The bad news, while the tests I described don’t lie they can mislead. The good news,  there are plenty of resources explaining how to design tests that don’t mislead. There’s little I can add.

But running tests is easy, what I care about is knowing I’ve got the best homepage, the best game design, the best theme, or the best narrative. Not the best out of the two, three, or four tests. But the very best.

While the examples that follow are for a homepage design, the same process applies to game design, theme, and narrative using the principle explained in this post.

Watch the pennies

A typical AB test looks like this: design a homepage, then make a change. Usually a small change. Maybe change the sign up button from “Register Here” to “Play Now”. You let that test run for a while. Probably the second one wins, then try another variation: “Adopt Now!”

This continues with gradual incremental improvements. Over time all these little changes add up to a big improvement – it’s like watching the pennies so the dollars will take care of themselves.

Except, more often that not, it doesn’t work this way. Maybe at first you see improvements, but pretty quickly it gets hard to tell if the changes are making any difference at all!

I wouldn’t have started from here

The problem here, is that you’ve found the “local maximum”. Which is just a fancy way of saying you’ve made that original design as good as it can be.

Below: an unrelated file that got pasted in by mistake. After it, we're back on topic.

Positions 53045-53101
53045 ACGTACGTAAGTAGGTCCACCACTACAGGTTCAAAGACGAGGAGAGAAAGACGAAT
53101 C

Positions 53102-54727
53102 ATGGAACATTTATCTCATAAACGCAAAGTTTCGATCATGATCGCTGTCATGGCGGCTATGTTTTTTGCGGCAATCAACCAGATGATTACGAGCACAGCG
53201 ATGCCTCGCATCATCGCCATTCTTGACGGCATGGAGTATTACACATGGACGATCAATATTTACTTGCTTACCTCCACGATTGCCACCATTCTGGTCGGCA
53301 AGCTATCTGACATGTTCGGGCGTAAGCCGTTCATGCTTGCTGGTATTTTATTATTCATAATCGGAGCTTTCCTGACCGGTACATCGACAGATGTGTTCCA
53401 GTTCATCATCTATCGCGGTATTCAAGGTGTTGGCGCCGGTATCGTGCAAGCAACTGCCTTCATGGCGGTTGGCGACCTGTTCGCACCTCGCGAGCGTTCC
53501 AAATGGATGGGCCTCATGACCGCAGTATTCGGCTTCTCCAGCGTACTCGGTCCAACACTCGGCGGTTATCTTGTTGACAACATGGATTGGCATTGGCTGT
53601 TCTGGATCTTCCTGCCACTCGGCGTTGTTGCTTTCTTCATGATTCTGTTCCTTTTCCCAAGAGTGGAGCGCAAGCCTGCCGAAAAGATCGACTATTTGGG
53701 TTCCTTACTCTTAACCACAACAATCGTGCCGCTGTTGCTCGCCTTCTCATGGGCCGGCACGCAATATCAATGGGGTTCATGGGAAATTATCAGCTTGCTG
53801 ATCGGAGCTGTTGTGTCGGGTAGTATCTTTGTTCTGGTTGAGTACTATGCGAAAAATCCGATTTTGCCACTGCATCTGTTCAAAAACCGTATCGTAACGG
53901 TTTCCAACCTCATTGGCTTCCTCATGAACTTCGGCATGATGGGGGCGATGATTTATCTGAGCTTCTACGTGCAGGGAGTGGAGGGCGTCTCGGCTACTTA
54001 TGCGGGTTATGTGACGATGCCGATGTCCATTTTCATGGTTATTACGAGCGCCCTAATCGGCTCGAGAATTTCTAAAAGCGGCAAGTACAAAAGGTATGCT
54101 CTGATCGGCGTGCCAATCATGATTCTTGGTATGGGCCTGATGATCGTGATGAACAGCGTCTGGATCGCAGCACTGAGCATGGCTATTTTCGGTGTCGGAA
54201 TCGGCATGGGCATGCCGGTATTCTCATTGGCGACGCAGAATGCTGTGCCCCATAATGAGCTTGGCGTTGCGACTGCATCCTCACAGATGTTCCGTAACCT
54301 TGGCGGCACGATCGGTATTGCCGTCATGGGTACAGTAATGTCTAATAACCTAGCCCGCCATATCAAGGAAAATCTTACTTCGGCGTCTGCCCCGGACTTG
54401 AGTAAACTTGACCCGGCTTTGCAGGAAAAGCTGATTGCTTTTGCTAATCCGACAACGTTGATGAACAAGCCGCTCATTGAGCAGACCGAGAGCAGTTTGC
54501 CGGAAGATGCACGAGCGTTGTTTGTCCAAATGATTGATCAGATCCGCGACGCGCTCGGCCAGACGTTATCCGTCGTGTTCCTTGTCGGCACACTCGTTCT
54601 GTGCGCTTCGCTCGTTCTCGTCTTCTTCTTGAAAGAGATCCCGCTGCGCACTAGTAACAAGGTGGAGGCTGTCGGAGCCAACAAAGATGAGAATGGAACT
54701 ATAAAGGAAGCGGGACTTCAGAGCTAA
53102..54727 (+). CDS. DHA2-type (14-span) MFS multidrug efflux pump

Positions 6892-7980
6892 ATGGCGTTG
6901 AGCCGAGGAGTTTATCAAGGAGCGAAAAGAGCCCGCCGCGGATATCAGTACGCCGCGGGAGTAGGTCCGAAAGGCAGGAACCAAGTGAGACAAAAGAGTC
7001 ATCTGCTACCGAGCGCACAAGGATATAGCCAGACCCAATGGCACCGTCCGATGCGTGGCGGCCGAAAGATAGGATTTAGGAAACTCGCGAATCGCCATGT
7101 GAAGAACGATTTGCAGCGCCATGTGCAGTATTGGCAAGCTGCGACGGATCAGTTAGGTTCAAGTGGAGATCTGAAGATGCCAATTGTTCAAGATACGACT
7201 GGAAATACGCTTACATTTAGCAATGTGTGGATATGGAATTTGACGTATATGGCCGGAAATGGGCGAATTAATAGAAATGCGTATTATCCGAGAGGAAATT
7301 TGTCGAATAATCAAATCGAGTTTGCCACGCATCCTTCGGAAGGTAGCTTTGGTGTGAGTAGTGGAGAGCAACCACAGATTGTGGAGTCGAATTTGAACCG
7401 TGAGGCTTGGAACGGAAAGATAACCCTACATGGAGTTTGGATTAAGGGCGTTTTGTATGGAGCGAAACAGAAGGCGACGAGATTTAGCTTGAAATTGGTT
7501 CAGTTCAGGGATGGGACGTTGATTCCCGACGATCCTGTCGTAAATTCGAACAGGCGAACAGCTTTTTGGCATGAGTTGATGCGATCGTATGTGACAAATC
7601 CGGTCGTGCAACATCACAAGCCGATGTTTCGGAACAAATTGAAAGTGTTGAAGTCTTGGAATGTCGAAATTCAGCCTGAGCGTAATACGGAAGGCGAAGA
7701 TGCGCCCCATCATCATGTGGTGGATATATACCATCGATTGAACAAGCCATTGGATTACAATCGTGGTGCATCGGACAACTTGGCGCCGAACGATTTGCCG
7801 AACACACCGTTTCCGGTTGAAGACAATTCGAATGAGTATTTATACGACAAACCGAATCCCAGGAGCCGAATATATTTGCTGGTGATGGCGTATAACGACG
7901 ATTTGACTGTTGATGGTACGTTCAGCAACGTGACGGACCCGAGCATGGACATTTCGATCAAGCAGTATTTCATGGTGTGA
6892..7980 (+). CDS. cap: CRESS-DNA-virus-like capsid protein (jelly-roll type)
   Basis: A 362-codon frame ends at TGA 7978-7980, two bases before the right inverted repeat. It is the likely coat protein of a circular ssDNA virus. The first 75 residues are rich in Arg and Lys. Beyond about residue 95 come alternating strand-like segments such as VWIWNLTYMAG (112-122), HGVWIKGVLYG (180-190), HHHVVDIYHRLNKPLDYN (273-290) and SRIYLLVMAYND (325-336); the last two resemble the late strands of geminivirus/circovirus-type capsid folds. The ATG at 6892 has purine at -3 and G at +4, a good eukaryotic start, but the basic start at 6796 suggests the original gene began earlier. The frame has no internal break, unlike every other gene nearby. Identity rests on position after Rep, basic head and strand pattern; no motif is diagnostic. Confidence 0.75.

All those little improvements have added up to a better homepage. But once you’ve found the local maximum any other changes wont improve performance, indeed, more changes can only result in worse performance!

The real question is whether you’ve found the “global maximum” – is the design the very best of all possible designs?

Usually the first design is not the best design, and you won’t get to the best design with incremental improvements. More often than not, the global maximum design is very different to the one you start with.

Yet data driven incremental improvements are just that, small improvements. And small improvements don’t lead to big design changes, because big design changes can (at first) lead to worse performance. But AB tests always choose the design with the best performance. The idea is illustrated with the chart.

To find the global maximum you’ve got to start with a design that has the potential to be the best possible design. Which reminds me of the old Irish joke:

Paddy stopped cutting the hedge as the big car drew up beside him and an English visitor enquired,
“Could you tell me the way to Balbriggan, Please?”
Paddy wiped his brow.
“Certainly, sor. If you take the first road to the left? no still that wouldn’t do? drive on for about four miles then turn left at the crossroads? no that wouldn’t do either.”
Paddy scratched his head thoughtfully.
“You know, sor, if I was going to Balbriggan I wouldn’t start from here at all.”

And that’s the problem with the first homepage design. If we want to find the global maximum we shouldnt have started with that design at all!

Where to start from

To find the best starting point is quite simple. Make several very different homepage designs, layouts, color schemes, and positioning statements. Then test those design. No small incremental tweaks until you’ve found the most promising starting points.